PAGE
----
Mark 10:42-45 -
Calling them to Himself, Jesus said to them, “You know that those who are recognized as rulers of the Gentiles lord it (G2634 - katakyrieuō, κατακυριεύω) over them; and their great men exercise authority (G2715 - katexousiazō, κατεξουσιάζω) over them. But it is not this way among you, but whoever wishes to become great among you shall be your servant; and whoever wishes to be first among you shall be slave of all. For even the Son of Man did not come to be served, but to serve, and to give His life a ransom for many.”
Note how the second word (2715) of interest in this pericope has as its root exousia. Here, in the context of inter-Christian relationship, the Lord Jesus instructs His apostles that their posture toward each other is not to be like that of the Gentile rulers, who lord it over and exercise authority over the peons. This is a very important point. Whatever these words mean, they characterise the precise opposite of the way in which Christians are to act toward each other.

Given that, the first word (2634) enriches our understanding even more, as the other two NT occurrences are Acts 19:17 and 1 Peter 5:3.
In Acts 19:17, the possessed man engages in katakyrieuō against (the NASB renders this "subdued") the seven sons of Sceva.
1 Peter 5:1-4 is even more interesting:
Therefore, I exhort the elders older men among you, as your fellow elder (older man) and witness of the sufferings of Christ, and a partaker also of the glory that is to be revealed, shepherd the flock of God among you, exercising oversight not under compulsion, but voluntarily, according to the will of God; and not for sordid gain, but with eagerness; nor yet as lording it over (katakyrieuō) those allotted to your charge, but proving to be examples to the flock. And when the Chief Shepherd appears, you will receive the unfading crown of glory. You younger men, likewise, be subject to your elders older men; and all of you, clothe yourselves with humility toward one another, for "God is opposed to the proud, but gives grace to the humble".
First, a note on the way I have rendered the passage using "elders older men": the NASB like other translations is inconsistent in its treatment of the Greek word used there, and interestingly translates it with more honesty in 1 Timothy 5:1, where, just as here in 1 Peter 5, the author is drawing a parallel between how those of differing ages ought to act with respect to each other, rather than indicating some sort of ecclesiastical official relationship. The NASB correctly indicates the fact that the passage is referring to older men vs younger men and older women vs younger women. 1 Peter 5 likewise mentions younger men, and with no other contextual mandate to change the translation, the English rendering ought to be consistent; thus "older men".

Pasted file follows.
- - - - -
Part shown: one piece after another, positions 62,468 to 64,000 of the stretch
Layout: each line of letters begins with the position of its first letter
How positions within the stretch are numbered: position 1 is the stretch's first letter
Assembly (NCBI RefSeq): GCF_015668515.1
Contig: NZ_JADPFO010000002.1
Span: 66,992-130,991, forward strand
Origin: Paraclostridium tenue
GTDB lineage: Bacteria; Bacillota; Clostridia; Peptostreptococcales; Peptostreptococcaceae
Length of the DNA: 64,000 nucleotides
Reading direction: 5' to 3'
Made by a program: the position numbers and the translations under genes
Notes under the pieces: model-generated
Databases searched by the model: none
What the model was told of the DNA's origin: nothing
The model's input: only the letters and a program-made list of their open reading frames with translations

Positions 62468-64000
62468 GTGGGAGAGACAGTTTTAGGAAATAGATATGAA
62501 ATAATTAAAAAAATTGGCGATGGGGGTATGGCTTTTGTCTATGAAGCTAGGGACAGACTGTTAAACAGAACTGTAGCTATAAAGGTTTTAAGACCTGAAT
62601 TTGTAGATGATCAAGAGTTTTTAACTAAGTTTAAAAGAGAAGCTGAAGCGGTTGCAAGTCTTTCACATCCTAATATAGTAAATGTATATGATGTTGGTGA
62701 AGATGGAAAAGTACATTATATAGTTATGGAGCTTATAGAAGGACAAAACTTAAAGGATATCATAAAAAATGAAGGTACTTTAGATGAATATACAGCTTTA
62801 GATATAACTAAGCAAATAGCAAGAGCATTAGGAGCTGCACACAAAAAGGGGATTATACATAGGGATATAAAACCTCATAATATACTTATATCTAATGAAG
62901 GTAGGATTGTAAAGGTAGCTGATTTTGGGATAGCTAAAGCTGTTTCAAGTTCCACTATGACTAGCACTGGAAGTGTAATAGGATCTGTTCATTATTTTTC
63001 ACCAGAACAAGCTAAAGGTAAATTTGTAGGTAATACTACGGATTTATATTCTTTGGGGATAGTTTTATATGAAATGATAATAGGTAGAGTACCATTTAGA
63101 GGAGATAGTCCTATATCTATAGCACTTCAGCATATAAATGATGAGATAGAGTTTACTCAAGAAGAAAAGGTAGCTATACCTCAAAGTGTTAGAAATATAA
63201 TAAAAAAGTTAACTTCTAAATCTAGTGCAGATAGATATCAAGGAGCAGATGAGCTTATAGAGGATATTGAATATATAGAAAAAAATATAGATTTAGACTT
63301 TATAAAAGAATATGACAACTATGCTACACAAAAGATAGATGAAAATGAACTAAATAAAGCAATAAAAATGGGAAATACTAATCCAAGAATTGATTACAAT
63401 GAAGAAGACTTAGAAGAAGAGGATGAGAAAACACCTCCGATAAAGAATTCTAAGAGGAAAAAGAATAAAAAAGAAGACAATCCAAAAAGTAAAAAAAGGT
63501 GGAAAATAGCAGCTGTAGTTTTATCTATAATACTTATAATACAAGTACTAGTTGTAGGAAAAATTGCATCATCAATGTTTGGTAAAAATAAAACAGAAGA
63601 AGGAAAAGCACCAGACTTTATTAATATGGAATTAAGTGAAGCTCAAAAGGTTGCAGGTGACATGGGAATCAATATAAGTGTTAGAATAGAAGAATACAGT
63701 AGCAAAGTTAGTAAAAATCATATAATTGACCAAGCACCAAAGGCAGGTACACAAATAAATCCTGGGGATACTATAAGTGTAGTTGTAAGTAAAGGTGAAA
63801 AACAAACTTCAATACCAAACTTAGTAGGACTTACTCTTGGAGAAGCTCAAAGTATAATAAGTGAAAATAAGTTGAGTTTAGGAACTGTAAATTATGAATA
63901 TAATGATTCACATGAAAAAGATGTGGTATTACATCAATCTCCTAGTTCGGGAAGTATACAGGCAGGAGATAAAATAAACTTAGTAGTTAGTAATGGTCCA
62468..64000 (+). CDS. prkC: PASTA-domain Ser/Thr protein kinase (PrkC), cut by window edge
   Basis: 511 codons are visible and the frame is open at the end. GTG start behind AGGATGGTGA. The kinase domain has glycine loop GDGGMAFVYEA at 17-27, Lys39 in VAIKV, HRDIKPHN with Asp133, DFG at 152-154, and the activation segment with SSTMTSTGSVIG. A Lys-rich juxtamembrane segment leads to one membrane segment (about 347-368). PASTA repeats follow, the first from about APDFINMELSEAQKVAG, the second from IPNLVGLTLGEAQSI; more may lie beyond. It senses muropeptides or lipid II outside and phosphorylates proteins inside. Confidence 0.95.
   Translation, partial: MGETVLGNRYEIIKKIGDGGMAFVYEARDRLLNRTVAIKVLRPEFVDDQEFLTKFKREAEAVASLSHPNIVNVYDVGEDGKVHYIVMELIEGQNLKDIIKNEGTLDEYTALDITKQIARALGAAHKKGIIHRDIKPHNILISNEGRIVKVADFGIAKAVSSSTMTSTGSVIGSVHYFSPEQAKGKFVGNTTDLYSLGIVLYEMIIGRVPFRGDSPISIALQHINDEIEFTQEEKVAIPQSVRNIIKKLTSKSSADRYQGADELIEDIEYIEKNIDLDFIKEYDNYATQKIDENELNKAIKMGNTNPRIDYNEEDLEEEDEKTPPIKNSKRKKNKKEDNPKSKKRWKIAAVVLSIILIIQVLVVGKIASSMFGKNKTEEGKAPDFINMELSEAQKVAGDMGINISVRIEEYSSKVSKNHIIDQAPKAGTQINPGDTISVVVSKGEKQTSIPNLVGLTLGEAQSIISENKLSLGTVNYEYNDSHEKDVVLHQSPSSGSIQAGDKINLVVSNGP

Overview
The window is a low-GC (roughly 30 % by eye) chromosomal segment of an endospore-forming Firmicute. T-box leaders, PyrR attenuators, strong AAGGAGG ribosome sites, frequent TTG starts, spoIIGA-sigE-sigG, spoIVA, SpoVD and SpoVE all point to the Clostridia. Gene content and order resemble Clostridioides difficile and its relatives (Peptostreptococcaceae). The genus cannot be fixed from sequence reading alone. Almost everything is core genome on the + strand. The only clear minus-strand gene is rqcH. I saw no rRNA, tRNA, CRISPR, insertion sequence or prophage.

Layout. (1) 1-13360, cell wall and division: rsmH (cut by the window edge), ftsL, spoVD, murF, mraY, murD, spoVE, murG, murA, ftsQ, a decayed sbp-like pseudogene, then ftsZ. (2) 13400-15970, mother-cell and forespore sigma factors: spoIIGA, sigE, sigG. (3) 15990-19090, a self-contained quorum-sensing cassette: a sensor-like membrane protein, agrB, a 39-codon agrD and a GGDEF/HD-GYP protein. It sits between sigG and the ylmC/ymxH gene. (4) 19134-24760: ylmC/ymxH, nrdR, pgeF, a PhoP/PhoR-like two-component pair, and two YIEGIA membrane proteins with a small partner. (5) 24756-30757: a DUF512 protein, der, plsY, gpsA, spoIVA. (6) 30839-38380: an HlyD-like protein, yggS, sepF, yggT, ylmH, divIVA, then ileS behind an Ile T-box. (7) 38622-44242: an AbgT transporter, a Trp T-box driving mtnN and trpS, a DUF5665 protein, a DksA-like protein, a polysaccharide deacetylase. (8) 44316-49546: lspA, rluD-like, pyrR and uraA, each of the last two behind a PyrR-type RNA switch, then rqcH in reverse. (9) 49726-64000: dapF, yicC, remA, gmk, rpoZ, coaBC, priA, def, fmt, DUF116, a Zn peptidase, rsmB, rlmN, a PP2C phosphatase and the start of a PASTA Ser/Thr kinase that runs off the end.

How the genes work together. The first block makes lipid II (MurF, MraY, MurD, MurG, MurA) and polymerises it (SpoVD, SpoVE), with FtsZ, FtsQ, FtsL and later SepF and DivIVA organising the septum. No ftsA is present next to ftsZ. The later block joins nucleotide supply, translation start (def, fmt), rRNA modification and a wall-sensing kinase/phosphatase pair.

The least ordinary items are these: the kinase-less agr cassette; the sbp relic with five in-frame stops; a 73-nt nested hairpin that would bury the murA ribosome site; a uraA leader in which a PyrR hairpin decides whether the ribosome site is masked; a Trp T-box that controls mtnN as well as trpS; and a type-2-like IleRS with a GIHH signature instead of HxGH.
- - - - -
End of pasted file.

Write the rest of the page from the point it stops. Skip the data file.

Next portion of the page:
This passage is often appealed to, however, by authoritarians as a prooftext for the authority of elders. They point to words like "shepherd" and "oversight", which deserve attention at some later point in time. For now, though, let us note that in this passage supposedly about "elder authority", Peter specifically declines to bolster such a notion, reminding the reader about how the Lord Jesus told him and the other eleven that "it is not this way among you". They do not exercise authority among Christians. So whatever "oversight" and "shepherd" mean in this context, if anyone should assert that they have anything to do with "authority", they have all their work in front of them. Peter uses the very word that Jesus used and which carries a strong relation to the word most clearly translatable into English as "authority", and denies that is what anyone ought to be doing. As a helpful reminder, he drops an Old Testament quote, commanding all to be humble rather than proud, for allocating oneself authority is most unquestionably an exercise in pride, especially when Jesus kept saying stuff like "serve others", "don't take the best seats", "it is better to serve than to be served", and "don't call other people 'Father'".